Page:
In early January 2011, the State of Illinois enacted legislation to raise the personal income tax rate from 3% to 5% and to increase the corporate income rate from 4.8% to 7%. Along with a cap on spending growth, these tax increases reduce the state’s projected budget deficit in 2011 by $3.8 billion (from $10.9 to $7.1 billion), according to the University of Illinois and their Institute of Government and Public Affairs (IGPA Fiscal Fallout #5). The governor justified the tax increases on the grounds that the State’s “fiscal house was burning” (Chicago Tribune, January 12, 2011). Dan Karney and I wrote a recent piece for the IGPA Forum, but we don’t debate the reasons for the underlying fiscal crisis in the State of Illinois, nor argue the merits of cutting spending versus raising revenue to balance the budget. Instead, we just stipulate that politicians decided to raise revenue as part of the solution to the State’s deficit. Then we analyze the use of “green taxes” as an alternate means of raising revenue that could mitigate or eliminate the need for increasing income taxes.
In general, green taxes are taxes either directly on pollution emissions or on goods whose use causes pollution. In the revenue-raising context however, the basic argument for green taxes can be summarized by the adage: “tax waste, not work”. That is, taxes on labor income discourages workers from engaging in productive activities and thus hurts society, while taxing waste discourages harmful pollution and thus benefits society. In addition, the revenue raised from these green taxes can help the State’s fiscal crisis.
While many green taxes could be implemented, we focus on four specific examples that have the potential to raise large amounts of revenue: carbon pricing, gasoline taxes, trucking tolls, and garbage fees. Indeed, as we show, a reasonable set of tax rates on these four items can generate as much revenue as the income tax increase. That is, imposing green taxes can completely fill the $3.8 billion difference between the projected baseline deficit ($10.9 billion) and the post-tax deficit ($7.1 billion).
Yet we omit many other potentially high-revenue green taxes. For example, the State could tax nitrogen-based fertilizers that contribute to nitrogen run-off pollution in streams, rivers, and lakes. These omissions do not imply that other green taxes could not be implemented. Also, the simple analysis does not include behavioral responses by consumers and businesses. Rather, we apply hypothetical green taxes directly to historical quantities of emissions (or polluting products) in order to obtain an approximate level of potential revenue generation.
In a short series of blogs, one per week, we now discuss each of the four green taxes and their potential for revenue generation. This week: Carbon Pricing.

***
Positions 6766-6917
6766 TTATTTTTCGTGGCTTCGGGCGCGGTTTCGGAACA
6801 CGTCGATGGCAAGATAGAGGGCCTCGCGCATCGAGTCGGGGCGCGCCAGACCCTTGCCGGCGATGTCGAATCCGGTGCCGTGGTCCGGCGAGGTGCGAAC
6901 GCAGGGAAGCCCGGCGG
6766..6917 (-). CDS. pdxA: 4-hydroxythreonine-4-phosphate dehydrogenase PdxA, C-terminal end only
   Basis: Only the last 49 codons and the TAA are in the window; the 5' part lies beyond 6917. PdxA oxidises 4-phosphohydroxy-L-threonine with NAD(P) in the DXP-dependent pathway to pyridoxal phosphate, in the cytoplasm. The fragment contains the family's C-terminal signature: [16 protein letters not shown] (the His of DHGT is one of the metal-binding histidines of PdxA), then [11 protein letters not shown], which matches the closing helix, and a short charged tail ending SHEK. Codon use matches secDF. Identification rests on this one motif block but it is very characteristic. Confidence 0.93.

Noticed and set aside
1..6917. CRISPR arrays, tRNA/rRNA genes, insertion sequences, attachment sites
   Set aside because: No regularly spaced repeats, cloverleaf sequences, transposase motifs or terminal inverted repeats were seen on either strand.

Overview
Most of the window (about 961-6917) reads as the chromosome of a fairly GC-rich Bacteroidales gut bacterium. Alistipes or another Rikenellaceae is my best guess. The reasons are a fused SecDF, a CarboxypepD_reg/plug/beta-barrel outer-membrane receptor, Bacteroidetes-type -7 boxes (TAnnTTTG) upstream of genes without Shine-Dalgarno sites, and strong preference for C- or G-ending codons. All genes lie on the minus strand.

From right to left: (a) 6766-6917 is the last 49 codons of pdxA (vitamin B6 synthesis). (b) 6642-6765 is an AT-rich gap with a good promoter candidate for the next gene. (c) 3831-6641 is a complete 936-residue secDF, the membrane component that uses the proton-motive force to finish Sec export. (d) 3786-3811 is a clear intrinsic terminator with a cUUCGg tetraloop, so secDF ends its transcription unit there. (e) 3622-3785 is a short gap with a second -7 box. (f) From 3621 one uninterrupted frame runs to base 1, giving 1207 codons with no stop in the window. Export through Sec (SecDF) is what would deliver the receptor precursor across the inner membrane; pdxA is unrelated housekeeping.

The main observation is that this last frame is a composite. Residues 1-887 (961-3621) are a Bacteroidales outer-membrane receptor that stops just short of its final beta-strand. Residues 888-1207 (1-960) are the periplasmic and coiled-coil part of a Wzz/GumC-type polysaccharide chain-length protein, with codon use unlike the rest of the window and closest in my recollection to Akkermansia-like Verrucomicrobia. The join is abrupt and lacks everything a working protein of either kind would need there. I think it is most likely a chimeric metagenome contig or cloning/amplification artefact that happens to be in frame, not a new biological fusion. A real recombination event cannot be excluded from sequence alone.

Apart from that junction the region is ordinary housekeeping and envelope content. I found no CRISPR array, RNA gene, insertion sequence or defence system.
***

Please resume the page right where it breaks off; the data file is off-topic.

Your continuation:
In 2008, electricity generators in the State of Illinois emitted almost 100 million metric tons of carbon dioxide (CO2) according to the U.S. Department of Energy’s Energy Information Agency (EIA). See the State Historical Tables of their Estimated Emissions by State (EIA-767 and EIA-906). While the United States has no nationwide price on carbon – neither a tax nor a cap-and-trade (permit) policy – some jurisdictions within the United States have imposed their own carbon policies. For instance, a coalition of Northeastern states implemented the Regional Greenhouse Gas Initiative (RGGI) to limit CO2 emissions using a permit policy. To date, RGGI’s modest effort has already generated close to $1 billion in revenue for the coalition states.
If Illinois were to adopt its own carbon pricing policy, then even a modest tax rate or permit price could raise significant revenue. For instance, a $5 per metric ton CO2 price on emissions from electricity producers generates about $500 million in revenue (or 14.4% of the $3.8 billion raised from the state’s income tax hike). By way of comparison, if the extra $500 million in emission taxes were entirely passed on to consumers in the form of higher electricity bills, then the average consumer’s bill would increase by 3.75% (where $13.3 billion is spent annually on electricity in Illinois).
Table 1 reports the possible “revenue enhancement” from the $5 per metric ton tax, along with three other pricing scenarios. Both the $5 and $10 rates are hypothetical prices created by the authors for expositional purposes. In contrast, the $20 per metric ton price is approximately the carbon price faced by electricity producers in Europe’s Emission Trading System (ETS). At the $20 rate, a carbon tax in Illinois generates almost $2 billion – over half of the tax revenue from the income tax increases. Finally, the $40 tax rate (or carbon price) is from Richard S. J. Tol (2009), “The Economic Effects of Climate Change,” Journal of Economic Perspectives, 23(2): 29-51. It is an estimate of the optimal carbon price that accounts for all of the negative effects from carbon emissions. At this “optimal” price, the revenue from pricing carbon in Illinois by itself could replace the needed tax revenue from the State’s income tax increase.